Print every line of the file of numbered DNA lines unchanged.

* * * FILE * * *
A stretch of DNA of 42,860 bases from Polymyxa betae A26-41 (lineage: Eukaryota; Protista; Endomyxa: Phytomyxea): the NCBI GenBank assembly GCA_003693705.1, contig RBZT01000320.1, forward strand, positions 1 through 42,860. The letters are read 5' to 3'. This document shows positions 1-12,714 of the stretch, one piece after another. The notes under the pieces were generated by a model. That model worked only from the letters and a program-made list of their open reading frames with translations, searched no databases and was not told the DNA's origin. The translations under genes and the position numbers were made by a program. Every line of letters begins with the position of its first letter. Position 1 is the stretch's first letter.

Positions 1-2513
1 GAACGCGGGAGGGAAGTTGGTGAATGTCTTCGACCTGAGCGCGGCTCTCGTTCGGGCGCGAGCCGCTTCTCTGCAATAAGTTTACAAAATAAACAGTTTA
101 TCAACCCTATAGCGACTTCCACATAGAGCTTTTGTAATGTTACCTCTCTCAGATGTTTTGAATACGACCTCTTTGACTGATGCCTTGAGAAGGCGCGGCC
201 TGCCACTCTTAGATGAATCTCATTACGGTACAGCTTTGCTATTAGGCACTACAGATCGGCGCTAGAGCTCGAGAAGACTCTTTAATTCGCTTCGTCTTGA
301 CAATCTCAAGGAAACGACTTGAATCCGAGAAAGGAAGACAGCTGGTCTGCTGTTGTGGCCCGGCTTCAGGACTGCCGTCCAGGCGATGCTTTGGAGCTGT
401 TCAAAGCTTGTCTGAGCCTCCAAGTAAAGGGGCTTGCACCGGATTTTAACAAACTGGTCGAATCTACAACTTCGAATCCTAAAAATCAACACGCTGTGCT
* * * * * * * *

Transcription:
A stretch of DNA of 42,860 bases from Polymyxa betae A26-41 (lineage: Eukaryota; Protista; Endomyxa: Phytomyxea): the NCBI GenBank assembly GCA_003693705.1, contig RBZT01000320.1, forward strand, positions 1 through 42,860. The letters are read 5' to 3'. This document shows positions 1-12,714 of the stretch, one piece after another. The notes under the pieces were generated by a model. That model worked only from the letters and a program-made list of their open reading frames with translations, searched no databases and was not told the DNA's origin. The translations under genes and the position numbers were made by a program. Every line of letters begins with the position of its first letter. Position 1 is the stretch's first letter.

Positions 1-2513
1 GAACGCGGGAGGGAAGTTGGTGAATGTCTTCGACCTGAGCGCGGCTCTCGTTCGGGCGCGAGCCGCTTCTCTGCAATAAGTTTACAAAATAAACAGTTTA
101 TCAACCCTATAGCGACTTCCACATAGAGCTTTTGTAATGTTACCTCTCTCAGATGTTTTGAATACGACCTCTTTGACTGATGCCTTGAGAAGGCGCGGCC
201 TGCCACTCTTAGATGAATCTCATTACGGTACAGCTTTGCTATTAGGCACTACAGATCGGCGCTAGAGCTCGAGAAGACTCTTTAATTCGCTTCGTCTTGA
301 CAATCTCAAGGAAACGACTTGAATCCGAGAAAGGAAGACAGCTGGTCTGCTGTTGTGGCCCGGCTTCAGGACTGCCGTCCAGGCGATGCTTTGGAGCTGT
401 TCAAAGCTTGTCTGAGCCTCCAAGTAAAGGGGCTTGCACCGGATTTTAACAAACTGGTCGAATCTACAACTTCGAATCCTAAAAATCAACACGCTGTGCT